1. Lauren Oliver (author of BEFORE I FALL) should sing on Broadway
I am beginning to suspect that Lauren is the Meryl Streep of publishing. You know, the type that can do everything (including walking in 6 inch heels), and do it enviously well? As we walked the streets of Bologna, Lauren broke into a rousing rendition of the The Little Mermaid’s Part of Your World and we sang Part of Your World (Reprise) together. Then we sat in her hotel lobby and drank French tea (packaged in cashmere sachets) while Daniel regaled us with stories of his childhood chasing rats (don’t ask).
Another day, Daniel, Ann and I met Lauren for dinner together with her agents Stephen Barbara (a rock star of publishing) and Hannah Gordon Brown. It was excellent food and conversation (see Lauren’s recap) if not a tiny bit frustrating to be sitting at a table with 2 of the 3 people in the whole world (besides Lauren) who have read Lauren’s forthcoming dystopia DELIRIUM and listen to them rave about it when I won’t get to read it for such a loooooong time. She did share some tidbits on her WIP (a middle grade fantasy) and it sounds amazing (of course)!
2. Some 12 year olds are not as innocent and sheltered as we would hope
Author Ellen Hopkins spoke at the SCBWI symposium and shared letters from her readers that would break your heart. She advised us not to write down to teens. Don’t sanitize your stories. YA is a hungry market, and what they hunger for is authenticity.
Ellen shared a startling statistic that she became aware of while researching TRICKS – the average age of a prostitute in the US is 12 years old. Not every 12 year old comes from a happy family, and even those who do may feel empty inside, and yearn for someone to understand what they are going through.
Ellen’s not afraid to court controversy in order to give her readers what they want. She talked about how Karin the Librarian won an author visit with her for her school in Norman, Oklahoma and how a parent forced the school to cancel the event on the eve of banned books week (the venue was changed). The story was picked up by the national news media, and sales of Ellen’s books soared.
Author Richard Peck also spoke to us at the SCBWI symposium, and told us the reason he got into writing fiction at the age of 37 was because he realized he wasn’t reaching students the way he wanted to by being a teacher. Was it because his students were terrified of him? His “mean teacher” face does rival the famous author photo of Shel Silverstein…so it’s possible!
Here are a few nuggets of his wisdom:
- Stories should move in a straight line with hope at the end.
- Make your character jump in the deep end…you can protect or create a character, not both.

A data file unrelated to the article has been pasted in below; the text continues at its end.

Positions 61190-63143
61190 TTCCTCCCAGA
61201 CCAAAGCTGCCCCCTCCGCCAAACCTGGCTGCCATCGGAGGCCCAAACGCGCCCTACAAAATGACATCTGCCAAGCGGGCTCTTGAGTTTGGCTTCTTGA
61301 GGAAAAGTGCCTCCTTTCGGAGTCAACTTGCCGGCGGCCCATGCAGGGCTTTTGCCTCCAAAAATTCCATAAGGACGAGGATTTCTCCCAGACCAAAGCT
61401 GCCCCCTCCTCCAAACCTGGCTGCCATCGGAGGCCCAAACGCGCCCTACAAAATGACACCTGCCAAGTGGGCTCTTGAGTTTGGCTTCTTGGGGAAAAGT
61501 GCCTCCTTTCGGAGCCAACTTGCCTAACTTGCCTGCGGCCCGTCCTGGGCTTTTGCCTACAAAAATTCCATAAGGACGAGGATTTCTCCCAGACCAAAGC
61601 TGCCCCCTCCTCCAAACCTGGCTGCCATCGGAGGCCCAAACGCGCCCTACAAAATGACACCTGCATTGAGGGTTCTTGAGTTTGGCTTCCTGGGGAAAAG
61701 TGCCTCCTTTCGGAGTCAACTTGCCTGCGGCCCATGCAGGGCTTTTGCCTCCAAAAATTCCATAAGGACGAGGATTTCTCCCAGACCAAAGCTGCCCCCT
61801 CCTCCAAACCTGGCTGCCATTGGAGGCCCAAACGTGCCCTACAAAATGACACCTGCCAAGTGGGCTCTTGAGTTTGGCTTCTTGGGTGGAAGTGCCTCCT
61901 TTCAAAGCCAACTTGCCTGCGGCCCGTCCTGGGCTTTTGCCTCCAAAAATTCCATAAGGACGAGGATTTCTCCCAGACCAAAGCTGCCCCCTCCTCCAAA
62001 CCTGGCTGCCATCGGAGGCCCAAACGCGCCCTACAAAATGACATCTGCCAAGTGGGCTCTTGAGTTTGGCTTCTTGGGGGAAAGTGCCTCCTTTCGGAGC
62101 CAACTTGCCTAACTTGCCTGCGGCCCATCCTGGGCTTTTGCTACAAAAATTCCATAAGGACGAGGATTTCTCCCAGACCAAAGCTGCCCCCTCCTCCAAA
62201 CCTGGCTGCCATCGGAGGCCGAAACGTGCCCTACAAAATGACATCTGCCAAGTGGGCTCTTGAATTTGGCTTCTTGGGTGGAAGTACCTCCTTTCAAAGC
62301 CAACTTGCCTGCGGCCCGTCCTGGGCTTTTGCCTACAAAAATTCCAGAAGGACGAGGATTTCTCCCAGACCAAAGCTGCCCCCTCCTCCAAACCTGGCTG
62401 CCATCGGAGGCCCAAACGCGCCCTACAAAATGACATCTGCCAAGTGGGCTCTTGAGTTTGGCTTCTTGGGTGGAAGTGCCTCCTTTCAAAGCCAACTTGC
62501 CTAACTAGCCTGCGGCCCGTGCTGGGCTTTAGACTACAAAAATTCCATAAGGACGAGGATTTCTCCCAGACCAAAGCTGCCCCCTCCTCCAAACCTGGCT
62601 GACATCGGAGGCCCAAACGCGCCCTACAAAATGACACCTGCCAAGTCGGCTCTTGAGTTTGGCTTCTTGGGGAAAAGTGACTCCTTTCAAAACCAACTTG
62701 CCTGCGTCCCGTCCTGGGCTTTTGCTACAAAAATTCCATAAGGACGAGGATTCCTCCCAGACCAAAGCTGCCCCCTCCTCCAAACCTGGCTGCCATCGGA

- Dialogue is best written standing up – it improves the pace. Get up and act out every one of your scenes.
- No one ever grows up in a group.
Richard’s new book, coming in October 2010, is called THREE QUARTERS DEAD. It is paranormal horror, a deadly serious story about those two inter-reacting killers: distracted driving and peer-group allegiance, a story about a girl with a cell phone in one hand and the steering wheel in the other.
4. You never know who you’ll see walking around the Bologna fair
Two years ago, Scott Westerfeld was the author-to-spot. This year, I saw Cassie Clare and Kristin Cashore. Though I didn’t get to chat with Cassie, Ann and I spent a few minutes with Kristin at her Italian publisher’s stand. When I gave her my card, she said she knew my blog (*squee*) and she tucked in into this fab photo album she had with her FULL of pictures of her new nieces.
5. If you want books, you better stay until the last day
Reps at the Bologna fair are so busy, they actually have appointments on the last day (unlike in Frankfurt). I saw beautiful copies of AS King’s PLEASE IGNORE VERA DIETZ, Linda Gerber’s TRANCE, and Lesley Hauge’s NOMANSLAND, and I had to walk away from them. I did, however, get a copy of Mary Hooper’s new one FALLEN GRACE and Maggie Stiefvater’s LINGER.
6. Even though Italy & Germany are both part of the EU, you still need a passport to fly by plane between them
Well, not that Germany cares, since I managed to fly to Italy with no problem whatsoever. But when Ann took the earlier flight on Thursday, she called to tell me that they had checked her passport 3 times, and that Lufthansa reps told her one could absolutely NOT fly without a passport. So, I spent my last day in Italy on a train to Florence to visit the US consulate. I got to pay $100 to get an emergency passport with 3 months of validity (which of course means more headache later, when I have to get a whole new passport and German residence permit). The kicker? I was not asked even ONCE for my passport at the airport and boarded my flight without incident. Next time? I’ll bring my passport no matter what.
And guess what I have for you?!
I have a signed hardcover of Lauren Oliver's BEFORE I FALL and a signed hardcover of Ellen Hopkins TRICKS for one lucky reader anywhere in the world!
This contest will remain open until April 3o, 2010 at 11:59 PM CST. To enter, just leave a comment on this post that lets me know you've read at least some of it. "Filler" comments (i.e. "I want to win") will not be accepted as a contest entry. I'd also appreciate it if you'd tweet a link or post this contest in your blog sidebar. Thanks for spreading the word, and good luck!